Studying these cells could lead to new treatments for diseases ranging from gastrointestinal disease to diabetes.
When people think of famous places associated with the history of aviation, Massachusetts is not among the first sites to come to mind. But people and organizatrions including MIT, General Electric, Raytheon and Draper Laboratory have produced an impressive array of aviation researchers, inventors and industrialists.
To mark the centennial of the first heavier-than-air powered flight, the MIT Museum will present "Hub of the Air Universe: A Century of Flight in Massachusetts." The exhibition, which opens Friday, Nov. 14 and runs until July, features artifacts, artwork and images, many never before displayed, from the MIT Museum's collection.
The late Ralph M. Eastman, an ardent supporter of aviation in the state and vice president of the State Street Trust Co. of Boston, assembled the MIT Museum's State Street Bank Aeronautical Collections.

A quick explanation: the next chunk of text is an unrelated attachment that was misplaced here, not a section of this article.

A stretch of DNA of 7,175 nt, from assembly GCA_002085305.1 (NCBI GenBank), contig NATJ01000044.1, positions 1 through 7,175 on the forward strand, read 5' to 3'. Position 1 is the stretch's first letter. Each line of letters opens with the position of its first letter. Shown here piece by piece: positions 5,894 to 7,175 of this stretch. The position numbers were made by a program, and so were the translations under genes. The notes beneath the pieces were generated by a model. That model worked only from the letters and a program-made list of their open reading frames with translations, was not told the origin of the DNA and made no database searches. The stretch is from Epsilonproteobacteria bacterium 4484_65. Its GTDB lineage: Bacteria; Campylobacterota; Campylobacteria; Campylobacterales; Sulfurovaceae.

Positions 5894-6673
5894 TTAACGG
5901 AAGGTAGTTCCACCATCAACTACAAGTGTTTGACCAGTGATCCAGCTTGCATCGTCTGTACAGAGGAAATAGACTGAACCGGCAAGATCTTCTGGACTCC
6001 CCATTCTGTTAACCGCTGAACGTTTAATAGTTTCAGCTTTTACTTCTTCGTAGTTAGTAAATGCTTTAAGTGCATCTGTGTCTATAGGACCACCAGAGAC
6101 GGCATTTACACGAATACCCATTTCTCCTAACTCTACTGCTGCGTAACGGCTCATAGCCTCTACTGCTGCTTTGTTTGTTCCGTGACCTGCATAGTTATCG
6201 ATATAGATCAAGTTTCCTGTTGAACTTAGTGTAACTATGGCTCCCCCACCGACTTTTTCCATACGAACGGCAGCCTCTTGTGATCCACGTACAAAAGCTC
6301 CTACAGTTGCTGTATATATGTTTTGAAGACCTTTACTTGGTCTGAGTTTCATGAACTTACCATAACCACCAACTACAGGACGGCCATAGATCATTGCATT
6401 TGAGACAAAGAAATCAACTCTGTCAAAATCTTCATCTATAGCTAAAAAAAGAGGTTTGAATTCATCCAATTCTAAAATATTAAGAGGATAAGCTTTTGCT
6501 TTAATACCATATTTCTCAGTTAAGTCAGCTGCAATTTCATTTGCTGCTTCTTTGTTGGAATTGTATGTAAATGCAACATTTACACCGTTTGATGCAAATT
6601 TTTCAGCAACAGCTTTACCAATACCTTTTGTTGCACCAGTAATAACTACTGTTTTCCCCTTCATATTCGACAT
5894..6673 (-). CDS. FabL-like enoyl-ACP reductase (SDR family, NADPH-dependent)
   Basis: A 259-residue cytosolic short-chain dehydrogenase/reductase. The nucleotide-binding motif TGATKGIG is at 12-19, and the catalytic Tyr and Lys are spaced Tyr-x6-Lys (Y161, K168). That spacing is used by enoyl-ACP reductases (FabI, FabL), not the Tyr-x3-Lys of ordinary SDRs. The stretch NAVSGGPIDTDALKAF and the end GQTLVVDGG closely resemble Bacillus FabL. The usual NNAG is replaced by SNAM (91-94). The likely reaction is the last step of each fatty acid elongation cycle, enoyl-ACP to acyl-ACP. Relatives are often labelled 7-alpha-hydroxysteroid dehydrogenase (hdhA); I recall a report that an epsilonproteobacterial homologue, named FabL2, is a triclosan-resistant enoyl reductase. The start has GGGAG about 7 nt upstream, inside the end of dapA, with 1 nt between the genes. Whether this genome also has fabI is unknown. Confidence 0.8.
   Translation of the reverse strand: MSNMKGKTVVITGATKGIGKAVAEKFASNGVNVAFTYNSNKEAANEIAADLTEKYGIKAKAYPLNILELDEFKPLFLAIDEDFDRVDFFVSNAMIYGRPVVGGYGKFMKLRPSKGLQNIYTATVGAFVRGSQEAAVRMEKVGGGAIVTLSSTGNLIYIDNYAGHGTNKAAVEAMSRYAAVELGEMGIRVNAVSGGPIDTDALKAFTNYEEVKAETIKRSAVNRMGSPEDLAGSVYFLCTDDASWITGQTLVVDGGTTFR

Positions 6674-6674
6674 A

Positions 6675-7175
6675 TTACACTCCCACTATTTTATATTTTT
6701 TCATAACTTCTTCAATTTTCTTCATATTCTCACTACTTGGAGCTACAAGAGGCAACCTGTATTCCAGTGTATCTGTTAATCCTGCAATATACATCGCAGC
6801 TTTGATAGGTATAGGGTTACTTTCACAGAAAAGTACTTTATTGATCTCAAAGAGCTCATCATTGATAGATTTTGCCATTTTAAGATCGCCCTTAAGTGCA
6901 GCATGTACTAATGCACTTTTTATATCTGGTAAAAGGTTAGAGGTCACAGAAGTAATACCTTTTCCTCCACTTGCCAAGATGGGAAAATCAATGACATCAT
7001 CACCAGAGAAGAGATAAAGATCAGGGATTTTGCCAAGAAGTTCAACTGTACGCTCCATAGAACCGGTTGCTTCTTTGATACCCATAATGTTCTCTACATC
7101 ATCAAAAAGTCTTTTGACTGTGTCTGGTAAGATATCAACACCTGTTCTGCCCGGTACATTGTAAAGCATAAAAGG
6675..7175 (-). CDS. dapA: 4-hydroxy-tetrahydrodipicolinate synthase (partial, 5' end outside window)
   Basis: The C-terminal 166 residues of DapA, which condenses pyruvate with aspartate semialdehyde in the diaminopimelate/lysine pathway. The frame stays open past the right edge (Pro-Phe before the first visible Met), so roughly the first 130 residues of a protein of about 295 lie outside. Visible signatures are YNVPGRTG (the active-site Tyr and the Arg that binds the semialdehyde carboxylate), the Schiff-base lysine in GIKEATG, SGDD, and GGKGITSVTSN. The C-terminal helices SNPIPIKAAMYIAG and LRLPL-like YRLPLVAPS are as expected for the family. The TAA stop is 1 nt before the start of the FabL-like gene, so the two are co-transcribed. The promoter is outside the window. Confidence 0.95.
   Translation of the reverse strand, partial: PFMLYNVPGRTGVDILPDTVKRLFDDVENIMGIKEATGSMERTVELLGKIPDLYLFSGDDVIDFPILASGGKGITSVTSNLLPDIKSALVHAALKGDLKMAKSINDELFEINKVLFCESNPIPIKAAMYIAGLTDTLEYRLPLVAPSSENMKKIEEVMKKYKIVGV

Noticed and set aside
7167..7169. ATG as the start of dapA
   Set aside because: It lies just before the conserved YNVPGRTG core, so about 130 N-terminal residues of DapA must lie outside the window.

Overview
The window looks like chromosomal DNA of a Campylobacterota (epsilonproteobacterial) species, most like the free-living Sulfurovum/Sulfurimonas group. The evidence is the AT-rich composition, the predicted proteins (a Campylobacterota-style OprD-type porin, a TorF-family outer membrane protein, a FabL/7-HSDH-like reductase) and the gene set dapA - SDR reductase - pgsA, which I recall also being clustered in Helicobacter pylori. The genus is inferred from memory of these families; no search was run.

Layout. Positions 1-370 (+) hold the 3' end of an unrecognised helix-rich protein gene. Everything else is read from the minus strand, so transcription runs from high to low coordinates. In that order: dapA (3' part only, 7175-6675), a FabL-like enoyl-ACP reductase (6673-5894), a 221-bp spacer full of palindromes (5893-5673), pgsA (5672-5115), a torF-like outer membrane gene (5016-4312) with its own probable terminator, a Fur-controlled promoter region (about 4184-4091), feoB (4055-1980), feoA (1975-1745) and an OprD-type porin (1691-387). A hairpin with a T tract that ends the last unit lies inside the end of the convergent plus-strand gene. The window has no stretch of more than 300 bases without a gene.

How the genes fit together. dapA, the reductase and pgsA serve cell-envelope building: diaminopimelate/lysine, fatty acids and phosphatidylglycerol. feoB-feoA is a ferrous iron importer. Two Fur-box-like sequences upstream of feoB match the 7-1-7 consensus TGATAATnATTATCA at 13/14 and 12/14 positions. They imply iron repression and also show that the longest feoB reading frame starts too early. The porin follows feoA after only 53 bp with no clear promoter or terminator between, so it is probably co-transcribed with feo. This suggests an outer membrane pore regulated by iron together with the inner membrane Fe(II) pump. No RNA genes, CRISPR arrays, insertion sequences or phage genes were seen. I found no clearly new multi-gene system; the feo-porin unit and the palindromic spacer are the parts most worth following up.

Artifacts include a piece of the original fabric that covered the Wright brother's 1903 Flyer, one of the oldest wind tunnel models used by MIT students and faculty, hand-colored lithographs, glass lantern slides, parts of human-powered airplanes built by MIT students in the 1970s and 1980s, and even a small rocket. The exhibition focuses on the efforts and achievements at MIT and throughout the state's aviation industry.
The MIT Museum also will host a daylong event, "Festival of Flight," on Dec. 6 and a curator talk, "First Flight, First Fabric," on Dec. 17. For details, see http://web.mit.edu/museum/exhibitions/hub-of-air.html.
A version of this article appeared in MIT Tech Talk on November 5, 2003.